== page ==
In 2001, the world wide number of patients with dementia was approximately 24 million and is expected to increase to 84 million people by the year 2040. Vascular factors appear to be a major component to dementia including those factors involving coagulation. Tissue Factor Pathway Inhibitor (TFPI) is the primary physiological inhibitor of tissue factor, the initiator of clotting after a blood vessel has been damaged, and FXa, a major component of the clotting system that produces a large amount of thrombin resulting in clot formation. TFPI is found in endothelial cells, in platelets or in plasma. In plasa it is either bound to the plasma lipoproteins, predominately LDL, with less anti-coagulant activity or in an active free unbound form. Another anti-coagulant protein, Protein S (PS), directly interacts with TFPI promoting an enhanced inhibition of FXa. Mouse models of either tfpi-/- and pros-/- mice die in utero and have intravascular fibrin clots in the brain. Normal variations in plasma TFPI and PS concentrations are strongly influenced by polymorphisms in their respective structural genes. Several TFPI polymorphisms and PS polymorphisms have been associated with deep vein thrombosis, however, it is not known if polymorphisms of these two interactive proteins cause micro- brain infarcts and dementia. Preliminary data demonstrate that mouse models lacking either endothelial cell or platelet TFPI produce intravascular fibrin micro-clots preferentially in the brain suggesting a critical amount of TFPI and /or PS are necessary to prevent abnormal clotting in the brain. We have techniques available within our laboratory to translate the data from mouse models to the disease of human dementia using DNA and plasma specimens from the NHLBI BioLINCC Honolulu Heart Project consisting of a homogenous population of Japanese and Japanese-Americans residing in Honolulu. Of interest are the 404 individuals with and without dementia who later came to autopsy in which brain pathology was characterized.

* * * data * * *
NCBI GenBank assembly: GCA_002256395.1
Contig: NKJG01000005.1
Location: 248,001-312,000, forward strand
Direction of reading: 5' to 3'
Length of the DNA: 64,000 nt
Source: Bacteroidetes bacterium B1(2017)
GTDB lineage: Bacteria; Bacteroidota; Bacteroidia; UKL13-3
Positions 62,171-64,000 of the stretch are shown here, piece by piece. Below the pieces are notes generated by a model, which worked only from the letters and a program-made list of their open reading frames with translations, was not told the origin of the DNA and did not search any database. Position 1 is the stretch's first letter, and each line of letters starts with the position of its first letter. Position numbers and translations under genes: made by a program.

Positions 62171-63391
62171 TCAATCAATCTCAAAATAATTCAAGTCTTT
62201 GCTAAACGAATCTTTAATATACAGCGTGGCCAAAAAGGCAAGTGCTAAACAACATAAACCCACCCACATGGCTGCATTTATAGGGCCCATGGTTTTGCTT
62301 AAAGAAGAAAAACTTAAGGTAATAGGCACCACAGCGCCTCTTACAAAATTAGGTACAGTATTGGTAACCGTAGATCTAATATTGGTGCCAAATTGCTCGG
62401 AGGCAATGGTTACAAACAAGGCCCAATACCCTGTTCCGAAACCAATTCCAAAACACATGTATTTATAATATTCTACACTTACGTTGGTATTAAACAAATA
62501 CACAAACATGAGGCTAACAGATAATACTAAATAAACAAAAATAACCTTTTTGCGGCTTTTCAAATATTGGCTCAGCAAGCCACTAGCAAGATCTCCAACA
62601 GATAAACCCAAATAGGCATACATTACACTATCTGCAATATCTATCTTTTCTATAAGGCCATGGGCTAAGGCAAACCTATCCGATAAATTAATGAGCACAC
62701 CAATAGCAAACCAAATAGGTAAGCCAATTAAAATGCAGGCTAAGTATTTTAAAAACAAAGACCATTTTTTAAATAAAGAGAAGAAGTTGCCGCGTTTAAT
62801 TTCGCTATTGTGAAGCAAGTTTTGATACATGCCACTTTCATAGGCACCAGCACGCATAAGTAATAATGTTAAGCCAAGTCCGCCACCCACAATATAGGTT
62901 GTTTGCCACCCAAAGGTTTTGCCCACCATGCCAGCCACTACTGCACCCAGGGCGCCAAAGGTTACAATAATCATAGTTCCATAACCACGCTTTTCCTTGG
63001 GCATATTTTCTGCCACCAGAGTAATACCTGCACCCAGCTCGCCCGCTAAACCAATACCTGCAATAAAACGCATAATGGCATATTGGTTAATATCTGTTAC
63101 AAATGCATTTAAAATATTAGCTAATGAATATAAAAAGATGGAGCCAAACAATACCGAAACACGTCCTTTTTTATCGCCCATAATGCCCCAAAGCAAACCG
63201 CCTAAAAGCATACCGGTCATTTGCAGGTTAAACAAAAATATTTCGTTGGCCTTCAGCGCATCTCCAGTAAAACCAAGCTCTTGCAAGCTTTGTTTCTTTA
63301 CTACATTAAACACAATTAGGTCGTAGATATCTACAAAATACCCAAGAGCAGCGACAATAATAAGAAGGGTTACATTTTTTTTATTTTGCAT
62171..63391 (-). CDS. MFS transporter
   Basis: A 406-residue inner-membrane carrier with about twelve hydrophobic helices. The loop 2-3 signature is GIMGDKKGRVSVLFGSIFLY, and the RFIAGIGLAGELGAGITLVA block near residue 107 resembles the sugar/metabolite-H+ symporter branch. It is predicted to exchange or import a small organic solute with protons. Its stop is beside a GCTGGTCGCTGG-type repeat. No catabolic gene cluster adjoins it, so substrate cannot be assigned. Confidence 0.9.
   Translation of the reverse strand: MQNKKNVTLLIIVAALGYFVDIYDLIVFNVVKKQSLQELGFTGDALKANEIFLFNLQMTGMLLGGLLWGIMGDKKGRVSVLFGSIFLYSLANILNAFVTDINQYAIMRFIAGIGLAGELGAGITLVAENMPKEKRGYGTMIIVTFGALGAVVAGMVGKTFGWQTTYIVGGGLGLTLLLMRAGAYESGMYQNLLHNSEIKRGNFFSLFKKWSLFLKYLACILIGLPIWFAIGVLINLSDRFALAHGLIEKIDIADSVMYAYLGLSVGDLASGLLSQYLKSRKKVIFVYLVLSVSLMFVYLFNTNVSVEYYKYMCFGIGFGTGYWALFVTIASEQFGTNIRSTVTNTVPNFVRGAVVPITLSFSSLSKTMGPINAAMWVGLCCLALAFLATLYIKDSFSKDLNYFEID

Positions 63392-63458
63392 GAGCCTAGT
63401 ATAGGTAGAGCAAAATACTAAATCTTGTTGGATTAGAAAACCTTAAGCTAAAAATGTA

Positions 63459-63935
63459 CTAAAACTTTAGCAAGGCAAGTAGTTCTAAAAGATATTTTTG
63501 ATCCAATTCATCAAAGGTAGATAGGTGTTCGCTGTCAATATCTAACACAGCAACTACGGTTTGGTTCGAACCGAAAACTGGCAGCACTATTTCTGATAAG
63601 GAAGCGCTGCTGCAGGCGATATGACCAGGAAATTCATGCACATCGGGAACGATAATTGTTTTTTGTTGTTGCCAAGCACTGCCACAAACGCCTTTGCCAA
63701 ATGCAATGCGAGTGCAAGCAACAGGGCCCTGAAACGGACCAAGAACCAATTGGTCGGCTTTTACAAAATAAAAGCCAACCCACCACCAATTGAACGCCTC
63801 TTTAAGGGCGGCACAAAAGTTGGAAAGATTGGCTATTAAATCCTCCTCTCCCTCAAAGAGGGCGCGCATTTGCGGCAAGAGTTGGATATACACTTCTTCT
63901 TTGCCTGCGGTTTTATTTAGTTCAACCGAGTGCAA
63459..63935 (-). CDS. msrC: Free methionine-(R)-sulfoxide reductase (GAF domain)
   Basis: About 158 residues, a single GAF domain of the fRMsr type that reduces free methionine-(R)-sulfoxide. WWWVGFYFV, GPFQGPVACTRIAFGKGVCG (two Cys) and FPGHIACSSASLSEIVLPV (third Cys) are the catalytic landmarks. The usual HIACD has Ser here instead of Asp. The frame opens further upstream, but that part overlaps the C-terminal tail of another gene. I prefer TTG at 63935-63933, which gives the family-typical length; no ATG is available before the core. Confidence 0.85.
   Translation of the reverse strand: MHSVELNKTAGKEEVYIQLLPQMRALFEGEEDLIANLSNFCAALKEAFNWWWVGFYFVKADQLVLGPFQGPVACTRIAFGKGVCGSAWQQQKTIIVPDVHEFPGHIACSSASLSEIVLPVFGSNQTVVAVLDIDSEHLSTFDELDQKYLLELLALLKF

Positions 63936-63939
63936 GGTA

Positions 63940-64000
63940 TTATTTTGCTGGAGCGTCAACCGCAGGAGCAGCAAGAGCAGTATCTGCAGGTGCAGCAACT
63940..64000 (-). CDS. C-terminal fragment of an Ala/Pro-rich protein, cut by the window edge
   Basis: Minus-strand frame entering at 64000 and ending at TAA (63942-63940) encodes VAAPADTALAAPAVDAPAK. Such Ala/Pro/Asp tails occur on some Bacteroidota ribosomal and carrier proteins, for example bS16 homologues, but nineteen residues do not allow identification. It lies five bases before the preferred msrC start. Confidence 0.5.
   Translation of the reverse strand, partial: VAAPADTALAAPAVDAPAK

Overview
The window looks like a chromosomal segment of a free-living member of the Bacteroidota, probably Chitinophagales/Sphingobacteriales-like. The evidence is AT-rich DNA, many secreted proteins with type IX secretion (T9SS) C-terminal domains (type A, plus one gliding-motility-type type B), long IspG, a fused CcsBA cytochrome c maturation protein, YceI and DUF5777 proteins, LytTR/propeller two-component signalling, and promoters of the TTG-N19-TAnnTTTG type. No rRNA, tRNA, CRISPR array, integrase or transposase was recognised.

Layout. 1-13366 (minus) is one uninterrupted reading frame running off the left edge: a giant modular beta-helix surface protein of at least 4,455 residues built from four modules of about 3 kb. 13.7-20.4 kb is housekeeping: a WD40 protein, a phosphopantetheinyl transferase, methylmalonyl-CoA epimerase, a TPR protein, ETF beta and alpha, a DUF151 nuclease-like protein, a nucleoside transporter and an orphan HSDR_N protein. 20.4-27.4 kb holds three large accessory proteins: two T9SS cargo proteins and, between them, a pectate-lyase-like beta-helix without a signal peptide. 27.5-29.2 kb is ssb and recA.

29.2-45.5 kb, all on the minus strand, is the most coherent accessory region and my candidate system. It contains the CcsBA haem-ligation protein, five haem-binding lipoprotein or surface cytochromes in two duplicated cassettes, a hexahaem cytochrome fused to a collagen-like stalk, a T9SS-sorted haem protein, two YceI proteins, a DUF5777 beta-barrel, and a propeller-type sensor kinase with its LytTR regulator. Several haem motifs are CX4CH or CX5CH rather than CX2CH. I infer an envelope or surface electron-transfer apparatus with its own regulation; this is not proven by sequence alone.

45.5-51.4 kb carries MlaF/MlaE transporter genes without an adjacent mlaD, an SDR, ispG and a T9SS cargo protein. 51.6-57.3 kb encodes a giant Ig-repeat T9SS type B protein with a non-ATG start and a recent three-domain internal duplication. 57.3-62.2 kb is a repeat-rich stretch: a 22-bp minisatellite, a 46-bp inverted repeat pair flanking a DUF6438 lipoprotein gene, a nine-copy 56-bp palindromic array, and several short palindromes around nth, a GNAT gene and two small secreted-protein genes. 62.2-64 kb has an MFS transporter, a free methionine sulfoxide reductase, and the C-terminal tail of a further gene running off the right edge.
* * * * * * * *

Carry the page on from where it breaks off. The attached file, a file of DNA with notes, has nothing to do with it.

In Aim1 we will sequence the exons and 5'promoter region of the TFPI gene in all individuals to identify any polymorphisms and correlate the polymorphisms with TFPI plasma concentrations and anti-FXa activity.
In Aim2 we will identify individuals with the PS 196K>E polymorphism which is found uniquely in the Japanese population and correlate this polymorphism with the PS plasma concentration and anti-thrombotic activity.
In Aim3 we will correlate the TFPI plasma concentrations and activity with lipoprotein levels and ApoE genotype of the cohort which have been previously determined. At the conclusion of these studies, we will have identified TFPI polymorphisms associated with dementia and determined the TFPI plasma concentrations and activity with the polymorphisms, determined the relationship of the 196K>E PS polymorphism to dementia and correlated the associated plasma concentration and activity of PS with dementia, and determined the relationship of TFPI to ApoE. Finally, other risk factors of cardiovascular disease found within the BioLINCC database will be used in a linear regression model to determine the significance of TFPI and PS on the pathogenesis of dementia.
Dementia is a devastating disease of increasing importance as the population in the United States ages. It has high human and financial cost. Tissue factor pathway inhibitor (TFPI) and its cofactor, Protein S (PS), prevent development of small blood clots within the blood vessels of mouse brain. This project will investigate how TFPI, PS, and Apolipoprotein E contribute to the development of small blood clots in human brain that may accelerate memory loss. The results will lead to new understanding of the biochemical events that lead to human dementia.
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